The fog comes on little cat feet. It sits looking over harbor and city on silent haunches and then moves on. ~ Carl Sandburg
From the other room, I heard Melanie call out that she saw a Red-headed Woodpecker in the backyard. I hurried to take a look. It faces a challenging future according to All About Birds. We seldom see them since local habitat for this handsome bird was removed with the addition of streets and housing near us a decade ago. This one visited behind our house several times that day giving opportunities for a few photos. We hope to see it more this year.
This is not a story about trimming trees for the holidays. We have trees 50-60 ft tall behind the house. Their branches were extending out over the roof dropping debris and small twigs during the year. It was time to cut them back. There was no way I could reach them. The tree service had the equipment and personnel to do it safely. A few years ago they removed two large dead Elms. The video below of this recent work takes about 2 minutes.
A short distance from the back of our house is a tall radio tower. We normally see this 100 meter tall structure with some red lights along its length and a blinking red light on top. It is visible through our living room windows. This is a view one day a couple of years ago when I walked close to it.
Zoomed in on the top one can see the light that normally blinks to warn aircraft. We have a lot of low flying helicopter traffic carrying patients to the University of Iowa for medical care. It is very important for them to see it, especially at night.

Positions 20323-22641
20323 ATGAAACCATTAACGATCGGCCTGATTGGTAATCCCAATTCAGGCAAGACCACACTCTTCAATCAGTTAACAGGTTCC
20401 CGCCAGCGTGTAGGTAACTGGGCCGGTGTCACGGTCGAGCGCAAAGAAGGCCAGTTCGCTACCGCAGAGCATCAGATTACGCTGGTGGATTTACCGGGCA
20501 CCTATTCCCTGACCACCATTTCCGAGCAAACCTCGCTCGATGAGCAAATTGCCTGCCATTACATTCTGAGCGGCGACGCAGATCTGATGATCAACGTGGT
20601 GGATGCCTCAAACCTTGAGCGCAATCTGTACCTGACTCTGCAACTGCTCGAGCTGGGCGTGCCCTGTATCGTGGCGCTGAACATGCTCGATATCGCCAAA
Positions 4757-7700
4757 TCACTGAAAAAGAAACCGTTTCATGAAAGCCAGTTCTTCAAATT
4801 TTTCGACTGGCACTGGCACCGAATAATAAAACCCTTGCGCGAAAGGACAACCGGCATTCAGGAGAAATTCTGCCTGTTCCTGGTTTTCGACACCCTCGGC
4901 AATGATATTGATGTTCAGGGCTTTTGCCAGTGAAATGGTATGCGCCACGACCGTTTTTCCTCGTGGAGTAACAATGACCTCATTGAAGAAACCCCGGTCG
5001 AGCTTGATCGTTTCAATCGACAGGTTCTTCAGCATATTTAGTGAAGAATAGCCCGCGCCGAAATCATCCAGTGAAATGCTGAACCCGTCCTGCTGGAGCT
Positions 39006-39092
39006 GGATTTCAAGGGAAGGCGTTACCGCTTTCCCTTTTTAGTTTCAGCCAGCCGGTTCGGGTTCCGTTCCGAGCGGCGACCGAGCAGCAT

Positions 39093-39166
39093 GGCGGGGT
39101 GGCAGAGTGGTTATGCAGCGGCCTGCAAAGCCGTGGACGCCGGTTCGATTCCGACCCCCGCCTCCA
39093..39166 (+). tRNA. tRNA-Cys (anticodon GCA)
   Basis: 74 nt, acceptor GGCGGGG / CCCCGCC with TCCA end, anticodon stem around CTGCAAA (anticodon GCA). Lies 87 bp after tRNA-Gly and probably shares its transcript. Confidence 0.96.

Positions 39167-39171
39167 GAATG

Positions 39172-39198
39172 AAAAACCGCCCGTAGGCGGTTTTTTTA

In early February I noticed none of the lights on the tower were glowing. The top light was not blinking. Curiosity got the best of me. I decided to email the facilities office at the university to tell them. I assumed they already knew. But, just in case, it wouldn’t hurt. I got a quick response and was included in subsequent emails to different offices as they tried to establish who was responsible for fixing the problem.
It was early on 20 Jan 2018. There they were, nicely paired behind the trees. Venus is the brightest. I set the iPad on the mantel for a long exposure (~20 min) to document their rise. Some stars joined them.
by Melanie and Jim
As tourists, we were able to experience some of Peru’s highlights. We enjoyed high-quality accommodations, comfortable travel, and excellent food. Most Peruvians’ everyday life is not as carefree and luxurious. Our tour guide Walter made sure we had some opportunities to see the ways Peruvians really live.
Peru is the land of potatoes, a crop domesticated thousands of years ago. More than 3,000 varieties are grown in the Andes, well-adapted to the elevation and harsh conditions. Along with corn (maize,) quinoa, beans (legumes,) and tomatoes, potatoes make up a large part of the native diet. Chicken is a favorite, too, evident by the popularity of chicken restaurants including KFC fast food.
Another typical meat is cuy, or guinea pig. Though most of the world knows guinea pigs as pets, they are another indigenous food and a convenient way to add protein to the diet. Walter told us they are a favorite for feasts and special occasions, and often a whole one is roasted for each person. For all the galleries below, click any picture to open the gallery and see more detail.
We were treated to a home-cooked lunch that featured cuy and stuffed peppers, and a beverage made from Peruvian purple corn. White corn was also a side dish, sporting kernels as big as a pistachio nut in the shell.
Outside of larger cities, supermarket-style grocery stores are not widely available. Single-commodity shops and markets with a variety of vendors are available all over. Markets are like U.S. farmers’ markets, with produce, butchered meat, and various breads on display.
Education is free and compulsory for children through secondary school. University is free for poor students but only available based on high performance on entrance exams. Children attend primary school close to their homes for first through sixth grades, or until they are approximately 12 years old. Older children have five years of secondary school. For those who live in the country or small villages, this can mean walking miles across mountainsides. All the school children wear uniforms to school.